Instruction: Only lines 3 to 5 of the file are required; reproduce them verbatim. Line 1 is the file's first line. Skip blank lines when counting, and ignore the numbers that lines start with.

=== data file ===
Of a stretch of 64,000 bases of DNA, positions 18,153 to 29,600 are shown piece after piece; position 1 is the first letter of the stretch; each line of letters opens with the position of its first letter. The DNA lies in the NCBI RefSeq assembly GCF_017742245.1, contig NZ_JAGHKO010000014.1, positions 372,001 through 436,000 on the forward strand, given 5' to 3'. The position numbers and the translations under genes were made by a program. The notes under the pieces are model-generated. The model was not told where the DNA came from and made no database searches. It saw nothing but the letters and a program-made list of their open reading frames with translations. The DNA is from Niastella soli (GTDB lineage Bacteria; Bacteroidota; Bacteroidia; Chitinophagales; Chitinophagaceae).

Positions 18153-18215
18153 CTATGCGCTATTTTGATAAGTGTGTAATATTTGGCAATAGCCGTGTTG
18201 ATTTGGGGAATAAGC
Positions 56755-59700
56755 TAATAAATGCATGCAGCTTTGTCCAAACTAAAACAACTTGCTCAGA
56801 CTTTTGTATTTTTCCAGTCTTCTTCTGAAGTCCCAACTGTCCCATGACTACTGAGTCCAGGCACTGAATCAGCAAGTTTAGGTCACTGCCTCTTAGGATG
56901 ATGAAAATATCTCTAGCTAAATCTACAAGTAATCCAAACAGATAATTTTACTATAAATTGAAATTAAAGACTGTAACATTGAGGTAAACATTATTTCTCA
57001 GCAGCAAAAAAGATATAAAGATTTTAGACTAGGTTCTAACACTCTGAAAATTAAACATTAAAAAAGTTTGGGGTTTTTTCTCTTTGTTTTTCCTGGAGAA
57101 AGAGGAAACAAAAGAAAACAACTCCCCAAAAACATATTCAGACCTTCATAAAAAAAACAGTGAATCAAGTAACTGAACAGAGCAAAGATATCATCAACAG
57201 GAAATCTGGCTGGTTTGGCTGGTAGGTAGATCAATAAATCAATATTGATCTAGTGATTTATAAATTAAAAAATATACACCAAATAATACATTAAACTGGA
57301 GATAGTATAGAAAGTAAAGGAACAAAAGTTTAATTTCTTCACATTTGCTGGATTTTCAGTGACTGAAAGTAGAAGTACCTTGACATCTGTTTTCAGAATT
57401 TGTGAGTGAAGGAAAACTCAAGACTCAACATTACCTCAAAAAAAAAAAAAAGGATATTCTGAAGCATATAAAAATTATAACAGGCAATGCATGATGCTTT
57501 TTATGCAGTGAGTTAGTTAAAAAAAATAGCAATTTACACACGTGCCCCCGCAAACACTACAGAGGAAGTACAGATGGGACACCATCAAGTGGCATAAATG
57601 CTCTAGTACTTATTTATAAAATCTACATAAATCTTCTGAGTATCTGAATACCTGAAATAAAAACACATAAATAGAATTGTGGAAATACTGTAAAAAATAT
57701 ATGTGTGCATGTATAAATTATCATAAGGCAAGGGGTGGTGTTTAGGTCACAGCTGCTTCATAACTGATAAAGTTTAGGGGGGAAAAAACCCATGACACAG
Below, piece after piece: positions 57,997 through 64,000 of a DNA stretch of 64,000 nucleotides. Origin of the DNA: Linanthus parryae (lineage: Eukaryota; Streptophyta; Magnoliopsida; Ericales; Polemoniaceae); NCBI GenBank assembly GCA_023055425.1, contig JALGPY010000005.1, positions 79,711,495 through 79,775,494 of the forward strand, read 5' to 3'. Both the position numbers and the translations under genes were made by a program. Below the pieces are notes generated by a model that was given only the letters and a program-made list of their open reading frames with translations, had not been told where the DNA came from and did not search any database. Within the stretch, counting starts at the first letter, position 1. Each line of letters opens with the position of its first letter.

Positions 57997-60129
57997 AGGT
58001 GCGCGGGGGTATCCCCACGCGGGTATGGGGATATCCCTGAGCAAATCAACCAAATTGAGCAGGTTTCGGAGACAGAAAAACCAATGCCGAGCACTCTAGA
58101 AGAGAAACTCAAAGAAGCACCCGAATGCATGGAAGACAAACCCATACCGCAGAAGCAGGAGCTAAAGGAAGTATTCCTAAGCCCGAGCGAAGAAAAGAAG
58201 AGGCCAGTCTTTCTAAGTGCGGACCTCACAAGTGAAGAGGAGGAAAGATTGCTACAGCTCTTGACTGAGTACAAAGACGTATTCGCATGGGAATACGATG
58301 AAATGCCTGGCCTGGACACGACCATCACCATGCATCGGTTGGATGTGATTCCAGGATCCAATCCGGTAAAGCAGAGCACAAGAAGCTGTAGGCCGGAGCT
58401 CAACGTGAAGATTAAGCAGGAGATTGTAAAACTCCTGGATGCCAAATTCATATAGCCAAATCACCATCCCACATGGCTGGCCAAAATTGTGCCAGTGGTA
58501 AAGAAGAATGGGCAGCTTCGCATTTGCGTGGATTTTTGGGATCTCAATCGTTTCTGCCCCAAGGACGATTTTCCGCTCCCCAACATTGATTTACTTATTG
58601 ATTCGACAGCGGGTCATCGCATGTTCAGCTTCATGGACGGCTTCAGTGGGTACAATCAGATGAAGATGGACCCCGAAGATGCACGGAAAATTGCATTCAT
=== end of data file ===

18153 CTATGCGCTATTTTGATAAGTGTGTAATATTTGGCAATAGCCGTGTTG
18201 ATTTGGGGAATAAGC
Positions 56755-59700